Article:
Financial pain is coming and freezing temperatures will be the icing on the cake for people who are already struggling.
    It’s called ‘Sods Law’.
    Add to that the overwhelming evidence against AGW and I think lots of ordinary people are going to get very impatient with the Pro Climate change Lobby very soon.

  18. Daniel H (03:20:08) : “Look at how much North Dakota and Nevada have warmed. Both Senators from North Dakota voted for health care reform and Senator Harry Reid of Nevada played a key role in pushing through the very same legislation. The Senators from the cooler states generally voted against health care reform. This proves there is a direct link between statewide warming and support for massive government run health care schemes. Thus, heightened CO2 levels are responsible for Obamacare.
    Should I publish my findings in Nature? It’s not like it’s any more ridiculous than the usual crap they turn out”
    Since you have failed to use the word “robust”, you may not publish your findings anywhere!

  19. Wendy’s burgers are great, and those were brilliant commercials. That catch phrase is still being used over 25 years later.

  20. Those old Wendy’s commercials were pretty good. But nothing compares to the pure awesomeness that was Jason Alexander’s McDLT commercial.
    [youtube=http://www.youtube.com/watch?v=UTSdUOC8Kac&hl=en_US&fs=1&rel=0]

  21. Has aybody thought to ask how accurate were the thermometers used to measure the temperatures in 1895, or if they are still in existence, can they be compared to todays thermometers.

  22. I just don’t get that logic; I think the glacier melt argument is a deliberate diversion, throwing sand in the faces of those who don’t stop to think critically for a moment. If the glacier is below zero, then nothing will happen to it until it gets above zero. The only melt will be du to direct insolation.

  23. I wonder what is driving us stupid Canadians to Florida and Arizona every winter in droves. I don’t think we are fleeing the heat waves of November through April up here.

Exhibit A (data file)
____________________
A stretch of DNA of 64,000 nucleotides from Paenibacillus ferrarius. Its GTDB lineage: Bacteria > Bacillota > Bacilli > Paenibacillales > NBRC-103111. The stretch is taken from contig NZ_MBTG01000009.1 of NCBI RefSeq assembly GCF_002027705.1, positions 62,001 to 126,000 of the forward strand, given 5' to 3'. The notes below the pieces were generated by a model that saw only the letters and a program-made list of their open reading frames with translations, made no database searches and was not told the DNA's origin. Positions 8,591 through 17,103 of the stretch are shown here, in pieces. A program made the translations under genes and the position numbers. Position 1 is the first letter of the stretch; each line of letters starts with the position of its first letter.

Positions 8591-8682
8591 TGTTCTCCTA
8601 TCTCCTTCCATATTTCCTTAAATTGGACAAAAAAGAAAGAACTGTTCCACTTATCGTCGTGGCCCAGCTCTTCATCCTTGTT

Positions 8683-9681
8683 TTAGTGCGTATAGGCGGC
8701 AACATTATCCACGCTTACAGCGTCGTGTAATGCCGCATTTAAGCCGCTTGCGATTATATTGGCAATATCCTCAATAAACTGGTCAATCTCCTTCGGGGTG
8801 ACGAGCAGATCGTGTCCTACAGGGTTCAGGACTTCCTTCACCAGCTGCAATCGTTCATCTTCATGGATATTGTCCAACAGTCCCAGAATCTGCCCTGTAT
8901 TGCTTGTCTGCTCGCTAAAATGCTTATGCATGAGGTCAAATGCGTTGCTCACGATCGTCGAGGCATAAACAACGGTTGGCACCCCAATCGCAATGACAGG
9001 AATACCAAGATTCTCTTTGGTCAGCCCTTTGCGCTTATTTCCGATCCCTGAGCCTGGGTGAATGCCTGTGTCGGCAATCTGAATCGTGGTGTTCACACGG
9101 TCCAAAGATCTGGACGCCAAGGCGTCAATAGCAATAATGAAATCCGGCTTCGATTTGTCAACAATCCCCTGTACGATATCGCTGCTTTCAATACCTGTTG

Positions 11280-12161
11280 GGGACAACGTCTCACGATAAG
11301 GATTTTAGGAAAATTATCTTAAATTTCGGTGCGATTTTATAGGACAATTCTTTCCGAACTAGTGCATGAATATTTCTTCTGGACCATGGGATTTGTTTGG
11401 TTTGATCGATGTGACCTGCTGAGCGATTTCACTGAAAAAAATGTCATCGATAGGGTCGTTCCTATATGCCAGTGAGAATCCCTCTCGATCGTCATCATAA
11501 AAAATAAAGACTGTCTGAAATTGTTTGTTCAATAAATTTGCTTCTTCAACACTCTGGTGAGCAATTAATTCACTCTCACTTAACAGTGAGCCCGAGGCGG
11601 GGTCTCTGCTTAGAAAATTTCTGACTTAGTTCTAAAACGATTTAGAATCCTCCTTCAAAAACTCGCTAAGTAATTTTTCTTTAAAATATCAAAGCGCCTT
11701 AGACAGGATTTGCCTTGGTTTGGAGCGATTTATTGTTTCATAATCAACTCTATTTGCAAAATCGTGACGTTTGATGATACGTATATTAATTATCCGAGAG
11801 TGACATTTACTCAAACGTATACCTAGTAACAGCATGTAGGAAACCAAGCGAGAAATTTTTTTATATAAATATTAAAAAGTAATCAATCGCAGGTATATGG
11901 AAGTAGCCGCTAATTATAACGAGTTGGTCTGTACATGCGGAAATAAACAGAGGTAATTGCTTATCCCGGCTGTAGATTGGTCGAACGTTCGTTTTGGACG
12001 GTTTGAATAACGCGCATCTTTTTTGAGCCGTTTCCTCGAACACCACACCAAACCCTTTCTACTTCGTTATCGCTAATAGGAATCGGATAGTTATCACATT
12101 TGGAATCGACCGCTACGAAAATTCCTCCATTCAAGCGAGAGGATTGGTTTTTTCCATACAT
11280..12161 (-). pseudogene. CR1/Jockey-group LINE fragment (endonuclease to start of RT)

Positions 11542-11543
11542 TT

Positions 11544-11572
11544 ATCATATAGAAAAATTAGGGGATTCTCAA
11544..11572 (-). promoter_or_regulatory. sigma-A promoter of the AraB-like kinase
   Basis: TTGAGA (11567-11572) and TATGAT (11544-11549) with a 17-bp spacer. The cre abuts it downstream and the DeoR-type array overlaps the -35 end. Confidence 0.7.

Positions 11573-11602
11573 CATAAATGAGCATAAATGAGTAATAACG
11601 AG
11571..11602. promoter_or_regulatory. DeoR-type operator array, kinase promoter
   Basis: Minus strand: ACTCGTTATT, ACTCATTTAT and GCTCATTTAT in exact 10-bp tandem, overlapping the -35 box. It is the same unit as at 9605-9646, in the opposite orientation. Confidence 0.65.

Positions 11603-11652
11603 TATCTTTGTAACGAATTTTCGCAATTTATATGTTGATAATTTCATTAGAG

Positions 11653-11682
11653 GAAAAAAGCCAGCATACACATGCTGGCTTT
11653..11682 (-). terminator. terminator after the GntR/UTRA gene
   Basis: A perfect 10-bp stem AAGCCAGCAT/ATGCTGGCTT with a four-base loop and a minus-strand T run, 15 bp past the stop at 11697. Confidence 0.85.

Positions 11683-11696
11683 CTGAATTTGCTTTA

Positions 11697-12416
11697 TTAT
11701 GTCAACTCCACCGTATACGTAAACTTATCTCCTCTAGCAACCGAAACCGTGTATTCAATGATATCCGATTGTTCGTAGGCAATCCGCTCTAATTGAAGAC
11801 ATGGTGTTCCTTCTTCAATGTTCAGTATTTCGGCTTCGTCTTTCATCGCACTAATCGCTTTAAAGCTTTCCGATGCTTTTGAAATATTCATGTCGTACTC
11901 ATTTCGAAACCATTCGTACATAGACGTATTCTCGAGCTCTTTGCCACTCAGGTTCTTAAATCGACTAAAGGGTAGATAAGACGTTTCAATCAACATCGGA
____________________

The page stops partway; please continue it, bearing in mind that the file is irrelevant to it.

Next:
24. Bill Tuttle (03:00:07) :
    Since I live in NJ, I too noted that the degree of claimed warming is much greater than the surrounding states especially Pa. You may be right with UHI but I suspect that other factors may also be in play.
    For example I was investigating following up on a station in Monmouth County very near the ocean, but then Anthony advised me that this station was dropped as an official station. I even wrote an e-mail to the university where the station is located without reply. On the east coast we all know how much cooler it is close to the ocean and selectively dropping such stations may meet an objective.

  25. Willis,
    Was it you or the USHCN that forgot about the existence of Michigan’s upper peninsula? I’ll assume you meant CONUS so that the absence of Alaska and Hawai’i are understandable. I guess in looking at your code you have a comment about leaving out “northern michigan” for programming ease (though most in Michigan usually refer to the northern and southerns halves of the lower peninsula as northern and southern Michigan, respectively, and upper peninsula simply as the UP.

  26. I live in Nevada, and I can attest to the fact that we no longer have glaciers. Our malaria rates have tripled. Climate refugees have poured into Las Vegas from cooler neighboring California. Weather stations have been forced to be located inbetween airport runways.
    And there’s a chance of snow Monday thru Tuesday night according to Wunderground….

  27. Koba,
    Mercury thermometers are relatively easy to calibrate. They are accurate to well within 1°C if done properly.
    Calibration consisted of an ice bath for 0°C, and boiling water at sea level for 100°C.
    Today greater accuracy is possible, but the old mercury thermometers were more than adequate to record accurate temperatures and temperature trends.
    And yes, the old mercury thermometers are still in existence. Check out ebay.

  28. Willis,
    Nice work, as always. On a related point, climate scientists have this nasty tendency to ambiguate their own data. Instead of recording actual temperature measurements, they take two or more measurements for each day and average them. What genius came up with this idea? An individual measurement is an empirical fact. An averaged measurement is a human contrivance subject to human whim. Please, climate scientists, stick with the empirical facts. Resist the intrusion of human whim. In practical terms, the averaged temperature measurements are highly likely to hide the heat island effect. The average measurements take a daylight reading and a nighttime reading and average them. Yet the heat island effect is most likely to show in the nighttime reading and its prominence is hidden by the averaging. In conclusion, please climate scientists, stick with the empirical facts and resist the human contrivances.